Thursday, August 25, 2011

How to fix a tire, Ugandan style.

This is the morning I had, going to a bike shop to get my tube patched for my bike. Repairmen in general have a very good mix of Incredible Mr. Fox and McGuiver inside of them. They have all kinds of clever tricks, some which work, others that don't at all, to fix whatever item you bring in. This is no different, and perhaps especially so, for bicycle repairman of Uganda.

These steps below took around 75 minutes to get through. Future Ugandan Bicycle Repairmen, pay attention closely. This is the way to do it.

Step 1: Go get some maize. Corn on the cob is going to come in very handy later.

Step 2: Wait for silly muzung with the "feminine" hair to come down and speak about his problems with his broken Ateso

Step 3: Laugh heartily, while continuing to eat your maize and show your pearly whites. Those that are left, that is.

Step 4: Tell silly muzung to sit down. Tell him it is going to cost (exorbitant price here), then smile your best "i'm an honest man" smile.

Step 5: get the tube out of the tire as haphazardly as possible, ideally causing another problem in order to fix, thereby being able to double the (exorbitant) price.

Step 6: Finish your maize, lay it beside you.

Step 7: Pause to talk about the Muzung's bike, make jokes about him in Ateso that you are positive he can't understand. Laugh heartily.

Step 8: Make sure there isn't a kernel left in the maize.

Step 9: Blow up the tube using something only slightly resembling a bicycle pump. Put the tube to your mouth, so that you can hear if there are leaks. (not a mistake.)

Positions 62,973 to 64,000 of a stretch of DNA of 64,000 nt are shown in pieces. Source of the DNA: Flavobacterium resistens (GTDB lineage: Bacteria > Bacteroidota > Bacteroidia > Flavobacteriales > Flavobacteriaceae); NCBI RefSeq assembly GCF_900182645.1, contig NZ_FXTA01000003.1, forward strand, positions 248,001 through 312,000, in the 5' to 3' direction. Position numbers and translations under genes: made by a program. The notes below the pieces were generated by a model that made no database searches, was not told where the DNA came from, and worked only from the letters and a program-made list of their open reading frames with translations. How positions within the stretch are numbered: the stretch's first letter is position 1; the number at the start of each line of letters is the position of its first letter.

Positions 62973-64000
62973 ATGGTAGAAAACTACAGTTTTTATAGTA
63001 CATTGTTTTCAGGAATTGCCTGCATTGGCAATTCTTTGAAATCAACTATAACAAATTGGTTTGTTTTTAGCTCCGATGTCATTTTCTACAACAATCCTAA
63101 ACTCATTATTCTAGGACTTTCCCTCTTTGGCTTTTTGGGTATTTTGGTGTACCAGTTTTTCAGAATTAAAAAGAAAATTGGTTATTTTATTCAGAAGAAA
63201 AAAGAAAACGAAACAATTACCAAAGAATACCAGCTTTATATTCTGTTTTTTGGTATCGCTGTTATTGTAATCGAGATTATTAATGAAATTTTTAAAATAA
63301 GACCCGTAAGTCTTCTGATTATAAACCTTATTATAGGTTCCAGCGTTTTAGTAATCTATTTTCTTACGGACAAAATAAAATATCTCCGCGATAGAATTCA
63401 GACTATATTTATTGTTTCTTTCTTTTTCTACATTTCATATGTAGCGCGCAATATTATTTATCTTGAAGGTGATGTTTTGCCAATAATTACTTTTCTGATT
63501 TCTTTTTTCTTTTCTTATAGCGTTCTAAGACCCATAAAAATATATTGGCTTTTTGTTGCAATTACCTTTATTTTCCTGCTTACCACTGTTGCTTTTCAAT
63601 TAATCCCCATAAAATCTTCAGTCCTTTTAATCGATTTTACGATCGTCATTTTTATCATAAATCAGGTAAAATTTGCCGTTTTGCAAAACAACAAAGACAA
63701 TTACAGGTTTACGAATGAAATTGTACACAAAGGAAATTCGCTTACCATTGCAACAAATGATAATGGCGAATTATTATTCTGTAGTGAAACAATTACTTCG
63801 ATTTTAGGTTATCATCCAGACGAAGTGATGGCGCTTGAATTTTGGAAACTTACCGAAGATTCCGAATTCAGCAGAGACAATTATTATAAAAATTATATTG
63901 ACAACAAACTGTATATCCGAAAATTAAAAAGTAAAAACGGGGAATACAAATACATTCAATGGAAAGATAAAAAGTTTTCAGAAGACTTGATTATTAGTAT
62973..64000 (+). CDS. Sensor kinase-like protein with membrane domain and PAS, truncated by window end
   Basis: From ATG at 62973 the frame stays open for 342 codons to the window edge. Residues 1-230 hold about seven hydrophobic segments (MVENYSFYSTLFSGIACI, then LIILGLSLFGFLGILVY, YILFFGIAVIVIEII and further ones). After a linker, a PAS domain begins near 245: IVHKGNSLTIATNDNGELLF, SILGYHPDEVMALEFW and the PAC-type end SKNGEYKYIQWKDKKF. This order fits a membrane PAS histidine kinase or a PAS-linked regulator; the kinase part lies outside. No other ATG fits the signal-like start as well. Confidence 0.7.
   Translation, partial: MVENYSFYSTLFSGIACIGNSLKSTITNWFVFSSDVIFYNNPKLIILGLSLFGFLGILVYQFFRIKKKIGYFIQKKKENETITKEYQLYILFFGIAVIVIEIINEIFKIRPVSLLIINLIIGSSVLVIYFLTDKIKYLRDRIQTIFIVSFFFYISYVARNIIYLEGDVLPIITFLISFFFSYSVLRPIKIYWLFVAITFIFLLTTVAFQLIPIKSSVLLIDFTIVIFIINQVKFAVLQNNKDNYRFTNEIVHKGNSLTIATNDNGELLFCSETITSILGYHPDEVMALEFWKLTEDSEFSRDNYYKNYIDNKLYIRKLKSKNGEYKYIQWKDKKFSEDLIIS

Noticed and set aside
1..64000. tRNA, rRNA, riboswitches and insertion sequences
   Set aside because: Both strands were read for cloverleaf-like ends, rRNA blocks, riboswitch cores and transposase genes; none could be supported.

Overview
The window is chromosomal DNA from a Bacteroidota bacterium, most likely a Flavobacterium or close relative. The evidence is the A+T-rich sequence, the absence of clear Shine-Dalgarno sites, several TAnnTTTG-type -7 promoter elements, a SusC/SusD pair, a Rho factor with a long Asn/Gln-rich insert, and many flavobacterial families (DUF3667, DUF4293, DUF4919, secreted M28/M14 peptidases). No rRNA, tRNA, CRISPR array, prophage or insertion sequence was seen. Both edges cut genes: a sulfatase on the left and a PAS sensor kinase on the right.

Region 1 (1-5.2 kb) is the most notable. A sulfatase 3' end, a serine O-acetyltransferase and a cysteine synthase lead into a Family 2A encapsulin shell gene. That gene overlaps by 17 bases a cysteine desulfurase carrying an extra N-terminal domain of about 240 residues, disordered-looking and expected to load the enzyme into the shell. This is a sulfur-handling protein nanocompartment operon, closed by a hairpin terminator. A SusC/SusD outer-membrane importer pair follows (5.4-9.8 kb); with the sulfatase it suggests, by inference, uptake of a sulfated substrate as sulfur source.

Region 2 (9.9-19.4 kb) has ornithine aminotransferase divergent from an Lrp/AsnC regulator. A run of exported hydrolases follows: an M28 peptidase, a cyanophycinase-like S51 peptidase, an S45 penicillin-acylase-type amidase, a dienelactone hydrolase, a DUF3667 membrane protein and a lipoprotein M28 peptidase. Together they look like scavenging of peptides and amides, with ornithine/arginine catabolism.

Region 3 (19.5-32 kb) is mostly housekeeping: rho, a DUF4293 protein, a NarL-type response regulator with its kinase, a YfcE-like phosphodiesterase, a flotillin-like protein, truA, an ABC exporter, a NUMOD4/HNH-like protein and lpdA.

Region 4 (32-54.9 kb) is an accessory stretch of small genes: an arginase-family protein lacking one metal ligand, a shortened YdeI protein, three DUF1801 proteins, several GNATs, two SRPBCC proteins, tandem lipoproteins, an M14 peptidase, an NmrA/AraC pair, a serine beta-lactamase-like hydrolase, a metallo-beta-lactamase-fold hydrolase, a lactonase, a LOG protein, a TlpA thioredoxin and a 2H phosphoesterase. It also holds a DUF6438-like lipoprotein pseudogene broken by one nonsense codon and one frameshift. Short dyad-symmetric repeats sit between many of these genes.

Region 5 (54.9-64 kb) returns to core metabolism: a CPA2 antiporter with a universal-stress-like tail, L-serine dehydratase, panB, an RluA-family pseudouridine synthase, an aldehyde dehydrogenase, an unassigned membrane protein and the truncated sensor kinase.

Step 10: Put the tube inside a bucket of "black black" water, checking for bubbles

Step 11: Talk about how much money mzungus have. Smile.

Step 12: Find the hole.

Step 13: Pick back up your corn on the cob, and use it as an abrasive to scratch up the surface of the tube, thereby making the glue stick better. Do this for no less than 10 minutes. (do NOT throw away your corn on the cob after this. You can use it for a week, at least. Anything less would be, well, wasteful.) (side note: you should have seen the corn on the cob that was finally thrown away, after my guess of a weeks use.)

Step 14: Glue on patch, quickly put the tube back into the tire, pump up the tire with one hand, put your hand out for money.

Step 15: Leave IMMEDIATELY after muzungu bikes away; no need to be there when he's back in 15 minutes for the same problem. On the same tube.

When I arrive back, said 15 minutes later, the workers understand that Opolot is madder than a wet hornet. Having just spent over an hour and 1000 shillings (ok, it's only 40 cents, but still.) on this, only to be back where I started...yeah. Another worker comes over, pushing others aside (his legs are there, but seem to have no use; they are dangling below him, turning 270 degrees in either direction. He walks over with his hands). This is clearly the man I should have asked for the first time; everyone gathers around to watch him work. 15 minutes later, I have a tube that is in all likelihood stronger than when I bought it brand new. I take note of this man, and make sure that I'll be able to find him the next time. He even told me not to pay. "No problem. I get money from other man. He no good. Nice Day." I shake his hand (you'll never see an arm more rippling with muscles), and bike away with new appreciation for Ugandan's adaptability, for my amazing bicycle, and most of all, for corn on the cob.

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